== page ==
I and Thou: Thoughts for Parashat Bemidbar

Angel for Shabbat, Parashat Bemidbar

by Rabbi Marc D. Angel


When the Israelites were liberated from their slavery in Egypt, they did not—and could not—immediately become free people. Although the physical servitude had come to an end, psychological/emotional slavery continued to imbue their perception of life.

For generations, they had been viewed as objects, as lowly slaves whose existence was controlled by Egyptian taskmasters. Not only did the Egyptians see the Israelites as beasts of burden, but it was inevitable for the slaves to internalize this evaluation of their own lives. They were dehumanized…and it was very difficult to retain their humanity, self-respect, and dignity.

In this week’s Torah portion, we read about the census of the Israelites in the wilderness. The Torah specifies that those who were to be counted in the census were to be identified by their names and by their families. This was a dramatic way of telling them: you have names, you have families, you are dignified human beings; you are not chattel, you are not nameless slaves, you are not objects. Until the Israelites came to internalize their freedom and self-worth, they would continue to see themselves as inferior and unworthy beings.

In his famous book, I and Thou, Martin Buber pointed out that human relationships, at their best, involve mutual knowledge and respect, treating self and others as valuable human beings. An I-Thou relationship is based on understanding, sympathy, love. Its goal is to experience the “other” as a meaningful and valuable person. In contrast, an I-It relationship treats the “other” as an object to be manipulated, controlled, or exploited. If I-Thou relationships are based on mutuality, I-It relationships are based on the desire to gain functional benefit from the other.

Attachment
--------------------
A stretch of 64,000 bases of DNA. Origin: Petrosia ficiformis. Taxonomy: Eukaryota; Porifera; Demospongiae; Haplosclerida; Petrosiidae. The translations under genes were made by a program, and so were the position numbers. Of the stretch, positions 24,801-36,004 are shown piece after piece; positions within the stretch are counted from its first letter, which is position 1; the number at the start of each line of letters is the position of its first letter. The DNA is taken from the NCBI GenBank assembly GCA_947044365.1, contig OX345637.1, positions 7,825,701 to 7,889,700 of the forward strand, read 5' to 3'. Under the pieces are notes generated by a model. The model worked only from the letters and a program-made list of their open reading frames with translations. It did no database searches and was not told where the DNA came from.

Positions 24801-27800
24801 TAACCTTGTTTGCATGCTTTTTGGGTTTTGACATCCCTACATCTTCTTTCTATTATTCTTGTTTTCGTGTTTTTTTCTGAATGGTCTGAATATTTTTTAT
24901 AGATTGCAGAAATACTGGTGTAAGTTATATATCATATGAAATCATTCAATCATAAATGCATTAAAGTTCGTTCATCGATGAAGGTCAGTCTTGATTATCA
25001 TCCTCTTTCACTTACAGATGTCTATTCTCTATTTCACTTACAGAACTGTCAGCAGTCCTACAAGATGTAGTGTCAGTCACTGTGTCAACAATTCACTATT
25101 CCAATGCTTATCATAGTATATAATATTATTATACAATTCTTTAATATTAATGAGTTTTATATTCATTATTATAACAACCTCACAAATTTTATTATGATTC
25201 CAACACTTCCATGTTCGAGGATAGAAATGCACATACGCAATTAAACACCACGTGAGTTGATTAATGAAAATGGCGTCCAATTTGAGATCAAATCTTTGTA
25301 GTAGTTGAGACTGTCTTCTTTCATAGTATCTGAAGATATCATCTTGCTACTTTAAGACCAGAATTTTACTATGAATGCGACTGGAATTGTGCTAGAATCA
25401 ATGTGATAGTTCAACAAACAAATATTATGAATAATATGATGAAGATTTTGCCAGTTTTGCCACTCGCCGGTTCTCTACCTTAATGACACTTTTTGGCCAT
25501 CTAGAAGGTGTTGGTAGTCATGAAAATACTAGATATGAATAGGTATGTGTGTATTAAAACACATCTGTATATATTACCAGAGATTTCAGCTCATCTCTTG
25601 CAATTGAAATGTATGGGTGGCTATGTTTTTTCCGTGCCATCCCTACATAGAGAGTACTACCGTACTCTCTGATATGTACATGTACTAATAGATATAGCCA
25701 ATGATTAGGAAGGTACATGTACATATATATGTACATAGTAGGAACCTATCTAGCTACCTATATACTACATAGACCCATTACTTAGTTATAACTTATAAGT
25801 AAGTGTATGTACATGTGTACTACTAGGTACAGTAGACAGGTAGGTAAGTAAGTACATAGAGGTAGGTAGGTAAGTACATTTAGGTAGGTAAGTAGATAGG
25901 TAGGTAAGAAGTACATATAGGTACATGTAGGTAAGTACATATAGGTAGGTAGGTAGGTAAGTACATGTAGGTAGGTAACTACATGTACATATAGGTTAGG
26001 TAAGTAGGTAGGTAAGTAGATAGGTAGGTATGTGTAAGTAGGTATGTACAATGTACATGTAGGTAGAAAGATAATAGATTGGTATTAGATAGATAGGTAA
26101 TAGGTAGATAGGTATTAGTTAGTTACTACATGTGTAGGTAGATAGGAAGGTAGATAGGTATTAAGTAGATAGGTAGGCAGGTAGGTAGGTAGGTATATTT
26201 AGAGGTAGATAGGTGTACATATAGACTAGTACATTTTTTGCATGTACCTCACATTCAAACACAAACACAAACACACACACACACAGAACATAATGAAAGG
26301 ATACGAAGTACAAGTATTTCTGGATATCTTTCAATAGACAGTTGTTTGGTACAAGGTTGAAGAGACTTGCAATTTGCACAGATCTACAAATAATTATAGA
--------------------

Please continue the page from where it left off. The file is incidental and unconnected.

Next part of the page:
Buber wrote: “When a culture is no longer centered in a living and continually renewed relational process, it freezes into the It-world, which is broken only intermittently by the eruptive, glowing deeds of solitary spirits.” As we dehumanize others, we also engage in the process of dehumanizing ourselves. We make our peace with living in an It-world, using others as things, and in turn being used by them for their purposes.

In critiquing modern life, Erich Fromm has noted that “We have become things and our neighbors have become things. The result is that we feel powerless and despise ourselves for our impotence.”

The line between I-Thou and I-It relationships is not always clear. Sometimes, people appear to be our friends, solicitous of our well-being; yet, their real goal is to manipulate us into buying their product, accepting their viewpoint, controlling us in various ways. Their goal isn’t mutual friendship and understanding; rather, they want to exert power and control, and they feign friendship as a tactic to achieve their goals.

Dehumanization is poisonous to proper human interactions and relationships. It is not only destructive to the victim, but equally or even more destructive to the one who does the dehumanizing. The dehumanizer ultimately dehumanizes himself/herself, and becomes blinded by egotism and power-grabbing at any cost. Such a person may appear “successful” based on superficial standards; but at root, such a person is an immense failure who has demeaned his/her humanity along with the humanity of his/her victims.

The Israelites, after their long and painful experience as slaves, needed to learn to value themselves and to value others; to engage in I-Thou relationships based on their own human dignity and the dignity of others. One of the messages of the census in the wilderness was: you are a dignified individual and your life matters—not just for what you can do as an “It” but for who you are as a “Thou.”

I-It relationships are based on functionality. Once the function no longer yields results, the relationship breaks. I-Thou relationships are based on human understanding, loyalty and love. These relationships are the great joy of life.

I recently received an email with the following message: “Friendship isn’t about who you have known longest…it’s about who came and never left your side.”